Joined: Feb. 2010
|Quote (BWE @ Feb. 23 2010,07:04)|
|I was going to work methodological naturalism into this but opted against. |
Godel's theorems have been used to justify a lot of crank-ish science. Usually if you hear someone explain what quantum systems are doing that affects your life somehow, what amazing things fractals can heal or what shocking thing Godel's theorems prove...Odds are you've encountered a crank.
Douglas Hofstadter's Godel Escher Bach as some/many/most of you know from having read it, is not crank science/math/philosophy. In it, Hofstadter raises questions that go far beyond a neural application. One is that to try to add to the system at a certain point you have to say that thinking is non-algorithmic strikes me as pretty unlikely. To justify that, all I can really say is that I've been doing a little homework. It's not that hard to design a simple neural style network anymore and Pougot's bayesian brain model is having some sucess as are Hofstadter's ongoing evolved operators, Dennett too.. etc the list is long.
Any modeling process is algorithmic. If any of you are familiar enough with it to have a copy at your desk, you could verify this for me. Because I don't pack it for travel very often. :) Otherwise, it isn't critical. But as he's describing the process of adding new Godel numbers and running the ordinals up also infinitely and etc, showing how you transcend the levels one at a time he gets to the linits of the system being the self because there is no more complex place to go to get more godel numbers because our brains have just hit their max.
Anyway, Bills thread got me thinking and this is what I wondered:
SCIENCE: LEVEL INDEPENDENT METHODOLOGY? And then I fixed caps lock. Do we have a sort of heuristic ability to expand our models by just throwing shit at things and studying it when it sticks?
Science, the empirical method, works at whatever level of resolution we choose to apply it. In a very simple and straightforward way, the scientific method is simply a highly reliable technique for precise pattern detection. Our ability to shift recursive levels and 'see' the interaction of atoms and chemicals as an independent series of repeating patterns or see the trees behaving according to their own unique repeating patterns affords us our basic tool of awareness. Recognizing patterns and how they repeat enables the organism to navigate those patterns and respond to them appropriately.
We recognize things like frequency of repetition: every time we mix pigment with oil we get paint; every Autumn the trees lose their leaves; every forest provides building material; the berries and bark of every cascara tree induce diarrhea, and so on. We assess the isolation level of a pattern: rocks on the ground near us do not affect the resulting mixture of pigment and oil; leaving the skins on the fruit from which we extract pigment weakens the durability of the resulting paint; cascara trees grow within a certain range of conditions, and so on. We note the duration of a repeating pattern: well mixed paint remains waterproof for a range of time before it starts to break down; it takes approximately three hours to cut down a cascara tree and collect the bark and berries; the embers glow until the wood completely turns to ash; the sun shines a little longer every day until a certain point at which it shines for a little less time until the pattern repeats, and so on. We classify patterns so that we recognize the source and conclusion of its operation. That way, even if we search in vain for seeds, we know that where a tree grows, once upon a time a seed sprouted there. A dog-shaped mat of dog hair clinging tenaciously to the rug is a part of the dog shedding repeating pattern. We know the dog slept there and we might know if is likely to sleep there again.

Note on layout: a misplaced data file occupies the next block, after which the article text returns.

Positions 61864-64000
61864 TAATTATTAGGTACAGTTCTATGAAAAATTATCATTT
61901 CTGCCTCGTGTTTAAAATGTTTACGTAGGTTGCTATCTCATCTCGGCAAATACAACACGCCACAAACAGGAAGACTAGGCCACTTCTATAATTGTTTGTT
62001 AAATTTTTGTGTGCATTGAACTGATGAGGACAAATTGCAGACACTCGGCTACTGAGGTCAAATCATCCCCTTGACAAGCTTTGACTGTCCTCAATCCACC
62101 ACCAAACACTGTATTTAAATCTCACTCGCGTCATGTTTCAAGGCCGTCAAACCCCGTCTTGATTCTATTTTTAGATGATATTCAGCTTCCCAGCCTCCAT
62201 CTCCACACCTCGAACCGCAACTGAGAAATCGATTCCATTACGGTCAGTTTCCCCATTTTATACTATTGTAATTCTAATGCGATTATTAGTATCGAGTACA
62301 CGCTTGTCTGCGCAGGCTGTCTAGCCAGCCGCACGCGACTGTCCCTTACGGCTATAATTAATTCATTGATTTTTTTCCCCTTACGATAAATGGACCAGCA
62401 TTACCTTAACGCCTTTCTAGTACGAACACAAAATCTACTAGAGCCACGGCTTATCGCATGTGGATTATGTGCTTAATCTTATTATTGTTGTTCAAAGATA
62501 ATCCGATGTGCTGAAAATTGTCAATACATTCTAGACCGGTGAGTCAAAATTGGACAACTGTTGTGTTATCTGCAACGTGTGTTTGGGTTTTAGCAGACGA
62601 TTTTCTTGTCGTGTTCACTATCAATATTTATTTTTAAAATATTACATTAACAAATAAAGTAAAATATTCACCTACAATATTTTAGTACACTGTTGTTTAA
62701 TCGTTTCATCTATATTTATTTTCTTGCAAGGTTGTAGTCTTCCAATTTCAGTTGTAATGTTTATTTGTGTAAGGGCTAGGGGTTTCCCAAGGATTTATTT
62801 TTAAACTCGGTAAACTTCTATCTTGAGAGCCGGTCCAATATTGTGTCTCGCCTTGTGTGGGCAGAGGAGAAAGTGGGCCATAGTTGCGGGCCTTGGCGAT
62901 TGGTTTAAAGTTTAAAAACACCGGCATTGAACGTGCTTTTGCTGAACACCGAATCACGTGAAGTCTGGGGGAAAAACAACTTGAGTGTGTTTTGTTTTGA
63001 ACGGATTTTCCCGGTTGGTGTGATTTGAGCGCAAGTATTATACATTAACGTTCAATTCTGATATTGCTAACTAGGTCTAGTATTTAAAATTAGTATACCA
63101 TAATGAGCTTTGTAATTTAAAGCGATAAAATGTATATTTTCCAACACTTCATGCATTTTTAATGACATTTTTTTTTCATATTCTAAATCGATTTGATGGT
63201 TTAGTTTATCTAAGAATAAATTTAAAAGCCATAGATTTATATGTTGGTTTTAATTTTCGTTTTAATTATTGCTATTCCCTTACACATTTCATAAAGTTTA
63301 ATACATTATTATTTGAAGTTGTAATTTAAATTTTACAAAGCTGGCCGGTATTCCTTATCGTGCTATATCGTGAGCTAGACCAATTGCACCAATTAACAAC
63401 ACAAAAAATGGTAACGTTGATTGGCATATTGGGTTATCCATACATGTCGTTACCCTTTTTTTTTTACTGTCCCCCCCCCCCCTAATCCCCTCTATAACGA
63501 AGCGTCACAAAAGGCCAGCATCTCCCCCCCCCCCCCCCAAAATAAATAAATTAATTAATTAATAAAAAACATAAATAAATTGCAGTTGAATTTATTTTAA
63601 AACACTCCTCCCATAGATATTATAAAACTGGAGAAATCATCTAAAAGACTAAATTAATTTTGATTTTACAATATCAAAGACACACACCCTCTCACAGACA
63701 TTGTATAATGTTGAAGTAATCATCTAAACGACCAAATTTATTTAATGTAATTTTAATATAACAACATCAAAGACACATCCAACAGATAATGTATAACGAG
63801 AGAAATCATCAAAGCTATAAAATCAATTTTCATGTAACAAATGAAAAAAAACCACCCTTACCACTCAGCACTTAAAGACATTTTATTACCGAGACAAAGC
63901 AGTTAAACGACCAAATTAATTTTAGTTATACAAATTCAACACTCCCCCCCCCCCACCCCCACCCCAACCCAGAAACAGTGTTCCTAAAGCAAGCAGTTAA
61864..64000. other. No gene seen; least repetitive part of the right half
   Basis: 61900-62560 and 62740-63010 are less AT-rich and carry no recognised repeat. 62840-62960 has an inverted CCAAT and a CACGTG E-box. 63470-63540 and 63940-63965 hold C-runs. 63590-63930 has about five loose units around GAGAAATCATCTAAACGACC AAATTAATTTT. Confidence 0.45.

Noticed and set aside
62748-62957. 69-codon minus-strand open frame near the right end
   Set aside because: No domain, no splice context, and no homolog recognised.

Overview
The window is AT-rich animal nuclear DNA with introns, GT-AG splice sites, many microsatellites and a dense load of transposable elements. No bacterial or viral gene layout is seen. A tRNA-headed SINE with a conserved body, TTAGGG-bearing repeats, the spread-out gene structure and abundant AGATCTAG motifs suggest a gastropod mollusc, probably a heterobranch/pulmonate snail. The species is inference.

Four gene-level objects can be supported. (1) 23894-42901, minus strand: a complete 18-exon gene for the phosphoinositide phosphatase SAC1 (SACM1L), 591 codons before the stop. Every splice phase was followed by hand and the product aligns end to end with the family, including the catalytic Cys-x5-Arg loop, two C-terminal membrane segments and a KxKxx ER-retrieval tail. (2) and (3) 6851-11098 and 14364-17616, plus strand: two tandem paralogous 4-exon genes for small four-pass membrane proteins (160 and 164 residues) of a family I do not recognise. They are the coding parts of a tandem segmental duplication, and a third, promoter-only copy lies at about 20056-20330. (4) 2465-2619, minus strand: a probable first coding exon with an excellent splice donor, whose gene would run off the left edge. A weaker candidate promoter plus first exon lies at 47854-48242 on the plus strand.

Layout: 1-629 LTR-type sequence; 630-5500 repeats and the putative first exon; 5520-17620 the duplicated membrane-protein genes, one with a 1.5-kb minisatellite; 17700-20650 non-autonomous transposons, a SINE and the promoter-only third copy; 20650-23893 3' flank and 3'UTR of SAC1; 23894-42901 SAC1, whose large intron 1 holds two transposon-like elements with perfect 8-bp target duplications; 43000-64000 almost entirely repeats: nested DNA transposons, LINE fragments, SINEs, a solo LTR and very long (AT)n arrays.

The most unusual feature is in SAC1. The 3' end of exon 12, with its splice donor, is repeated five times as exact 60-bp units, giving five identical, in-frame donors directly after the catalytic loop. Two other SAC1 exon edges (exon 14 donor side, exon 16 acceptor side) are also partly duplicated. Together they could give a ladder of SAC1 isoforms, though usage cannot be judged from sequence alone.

Testing the accuracy and reliability of our pattern recognition keeps us alive, fed, clothed and sheltered. Accuracy completes the modeling-time loop since without accuracy, modeling is normally just called dreaming. The impetus to develop accurate models and predict correctly isn't hard to fathom. Hunting involves understanding the predictable patterns of the prey. Building involves understanding the patterns of material integrity. Farming and agriculture involve knowing the patterns of plant growth and animal reproduction. All of these require accurately predicting the forces involved, estimating the level of control we expect to exert over the process, and predicting the outcome of complicated patterns- It's what we do. That skill, the magic of modeling more time, more than our organism needed for one lifetime, enough to feel confident that it could hatch a plan that would still succeed even beyond the death of the individual, propelled us out of Africa, across the globe, and beyond; at this point it has taken our species to the moon and extended our senses to the entire solar system. The scope of the new model we are building with the expanded storage and computing power of a networked world can hardly be overstated. It seems we know something about 'out there': 'out there' unflinchingly follows repeating patterns, which, once glimpsed, open up doors to new patterns within the universe unimagined by even the previous generation.
Is there any reason to think there are any limits to the vertical/outward ascent of rule transcending? (as opposed to plank lengths etc.) How complicated would we make our models before we stopped figuring stuff out?
Can't add much except the obvious science is not just about collecting obscure facts. Science is also about constructing, testing, and applying scientific theories, particularly the predictive ones..
Thomas Edison said: “The doctor of the future will give no medicine, but will interest her or his patients in the care of the human frame, in a proper diet, and in the cause and prevention of disease.”